The specialists collected various self-completed inventories before the assessments, then at six weeks and at six months after the assessments. The inventories included an assessment of level of fatigue, quality of life (particularly concerning physical function), pain, anxiety and depression. The children who attended the specialist service had a full paediatric assessment including an examination of their medical history and blood tests in order to exclude other causes of fatigue. Diagnosis of CFS was made based on diagnostic criteria from the National Institute for Health and Clinical Excellence (NICE).
The children who were diagnosed with CFS were offered specialist medical care, which followed the NICE guidance on how to diagnose and manage CFS. All children received sleep and activity management, some of the children received cognitive behavioural therapy, and some children received graded exercise therapy. The researchers then looked at school attendance six months after the assessments to examine whether the variety of treatments had affected how often the children were able to attend school.
Out of 2,855 children in the three schools, 461 (16.1%) had missed more than 20% of school during at least one six-week term. Of these, 315 children had a known illness or known reason, other than potential CFS, to be off school. Among these 315 children, three had previously identified CFS and were already being seen by the specialist CFS service.
The remaining 146 children who had missed school without an identifiable cause were invited to attend the clinical review, with 112 accepting the invite and attending. Among the children attending, 48 described fatigue as a major cause of their absence and went on to have a further, more detailed assessment. Of the remaining 64 children given assessments, two had already had a diagnosis of CFS by a paediatrician (but not through a CFS specialist service).
Some 41 of the 48 children who reported fatigue attended further follow-up assessment. Of these:
This meant that 28 children had CFS:
The treatment received by each of the 23 children who had been newly identified as having CFS was not described by the researchers. Four of the 23 children did not attend follow-up appointments. Of the remaining 19 children, 12 were attending school full time by six months, of whom six made a full recovery. One child improved and was able to attend school part time. For six children, school attendance had not changed at six months.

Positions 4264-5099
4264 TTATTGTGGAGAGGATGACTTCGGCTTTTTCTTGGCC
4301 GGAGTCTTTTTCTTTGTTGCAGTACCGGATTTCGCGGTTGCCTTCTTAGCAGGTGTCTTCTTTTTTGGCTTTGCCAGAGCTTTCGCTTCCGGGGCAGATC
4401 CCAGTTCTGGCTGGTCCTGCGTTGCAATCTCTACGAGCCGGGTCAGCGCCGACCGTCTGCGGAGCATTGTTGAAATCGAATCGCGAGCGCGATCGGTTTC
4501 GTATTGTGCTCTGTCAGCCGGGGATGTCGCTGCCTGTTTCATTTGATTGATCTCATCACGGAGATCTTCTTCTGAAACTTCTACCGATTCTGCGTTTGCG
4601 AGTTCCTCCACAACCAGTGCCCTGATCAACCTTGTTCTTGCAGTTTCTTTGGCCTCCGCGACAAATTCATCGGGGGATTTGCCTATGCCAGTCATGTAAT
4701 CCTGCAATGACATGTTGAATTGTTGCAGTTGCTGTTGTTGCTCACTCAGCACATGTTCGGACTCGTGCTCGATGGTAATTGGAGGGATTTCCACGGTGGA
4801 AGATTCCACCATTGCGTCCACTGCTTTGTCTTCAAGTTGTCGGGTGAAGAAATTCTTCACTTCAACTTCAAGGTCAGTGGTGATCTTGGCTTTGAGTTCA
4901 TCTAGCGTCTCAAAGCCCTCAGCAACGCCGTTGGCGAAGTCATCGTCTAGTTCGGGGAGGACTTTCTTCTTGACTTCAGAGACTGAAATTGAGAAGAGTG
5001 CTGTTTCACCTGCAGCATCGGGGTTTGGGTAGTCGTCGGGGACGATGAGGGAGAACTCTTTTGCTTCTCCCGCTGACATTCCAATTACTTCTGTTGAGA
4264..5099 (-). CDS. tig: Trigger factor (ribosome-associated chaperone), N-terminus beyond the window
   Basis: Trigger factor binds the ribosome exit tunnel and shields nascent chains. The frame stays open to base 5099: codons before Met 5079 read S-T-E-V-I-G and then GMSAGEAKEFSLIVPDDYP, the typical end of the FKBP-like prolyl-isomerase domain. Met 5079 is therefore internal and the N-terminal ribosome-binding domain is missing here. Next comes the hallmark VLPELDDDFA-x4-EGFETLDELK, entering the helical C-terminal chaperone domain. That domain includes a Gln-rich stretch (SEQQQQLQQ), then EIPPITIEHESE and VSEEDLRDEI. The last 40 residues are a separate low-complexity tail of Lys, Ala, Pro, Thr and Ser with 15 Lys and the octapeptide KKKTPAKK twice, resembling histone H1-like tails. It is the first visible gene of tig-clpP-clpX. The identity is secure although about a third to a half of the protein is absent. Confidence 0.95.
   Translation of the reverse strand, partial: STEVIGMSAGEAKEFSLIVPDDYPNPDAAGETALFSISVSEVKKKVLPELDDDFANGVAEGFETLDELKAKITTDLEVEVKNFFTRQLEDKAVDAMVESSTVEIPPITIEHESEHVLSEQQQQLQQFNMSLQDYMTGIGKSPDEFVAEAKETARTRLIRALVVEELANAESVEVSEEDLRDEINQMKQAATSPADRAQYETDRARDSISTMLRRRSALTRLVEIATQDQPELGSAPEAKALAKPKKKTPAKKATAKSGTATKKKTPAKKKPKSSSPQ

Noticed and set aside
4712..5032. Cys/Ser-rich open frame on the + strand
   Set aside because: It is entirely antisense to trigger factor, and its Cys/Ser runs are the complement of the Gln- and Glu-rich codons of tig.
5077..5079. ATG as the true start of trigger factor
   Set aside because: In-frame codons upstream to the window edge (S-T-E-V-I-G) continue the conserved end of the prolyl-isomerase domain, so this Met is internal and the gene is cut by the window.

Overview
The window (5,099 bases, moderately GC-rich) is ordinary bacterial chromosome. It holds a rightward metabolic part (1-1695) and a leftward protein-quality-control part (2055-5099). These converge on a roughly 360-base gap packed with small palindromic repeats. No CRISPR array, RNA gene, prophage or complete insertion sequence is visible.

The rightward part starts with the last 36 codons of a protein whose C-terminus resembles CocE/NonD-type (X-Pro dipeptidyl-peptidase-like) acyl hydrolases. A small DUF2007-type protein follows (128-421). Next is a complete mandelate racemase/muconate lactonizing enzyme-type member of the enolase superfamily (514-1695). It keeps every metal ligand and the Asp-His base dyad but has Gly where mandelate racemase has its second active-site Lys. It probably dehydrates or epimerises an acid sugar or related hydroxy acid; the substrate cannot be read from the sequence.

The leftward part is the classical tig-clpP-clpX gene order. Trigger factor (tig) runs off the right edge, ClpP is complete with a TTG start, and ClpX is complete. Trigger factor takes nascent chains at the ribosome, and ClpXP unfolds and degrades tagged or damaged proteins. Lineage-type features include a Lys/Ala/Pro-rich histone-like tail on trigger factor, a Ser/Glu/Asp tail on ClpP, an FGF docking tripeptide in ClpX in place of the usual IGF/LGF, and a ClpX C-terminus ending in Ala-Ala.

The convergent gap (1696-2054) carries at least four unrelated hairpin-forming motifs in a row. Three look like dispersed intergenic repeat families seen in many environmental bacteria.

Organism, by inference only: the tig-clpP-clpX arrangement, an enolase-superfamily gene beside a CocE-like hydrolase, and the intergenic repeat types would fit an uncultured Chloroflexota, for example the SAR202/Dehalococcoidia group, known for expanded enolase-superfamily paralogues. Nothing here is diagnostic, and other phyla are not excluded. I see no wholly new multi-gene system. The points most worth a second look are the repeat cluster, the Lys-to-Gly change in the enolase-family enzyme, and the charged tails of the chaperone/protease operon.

The researchers said that surveillance is particularly important for illnesses such as CFS as parents may not recognise the symptoms and take their child to see a doctor. They said that “school-based clinics are feasible and have the potential to identify children with CFS which may reduce school absence and its harmful consequences”.
This research assessed the number of children that had chronic fatigue syndrome out of nearly 3,000 children attending secondary school and the feasibility of identifying them using a school-based clinic. The researchers identified potential new cases by assessing children who had missed more than a fifth of school days, and whose absence could not be attributed to other medical reasons or other reasons such as truancy.
This study had several strengths, including the fact that the frequently absent children who reported unexplained fatigue were screened for medical and emotional causes of fatigue other than CFS. Another strength was that well-validated procedures were used to look for other conditions. However, there are inherent limitations to this type of study, which mean further follow-up is warranted:
This study highlights the importance of finding the reasons for unexplained extended absence from school. The research highlights that a proportion of children who miss school because of fatigue may have CFS, but there are also other causes of fatigue.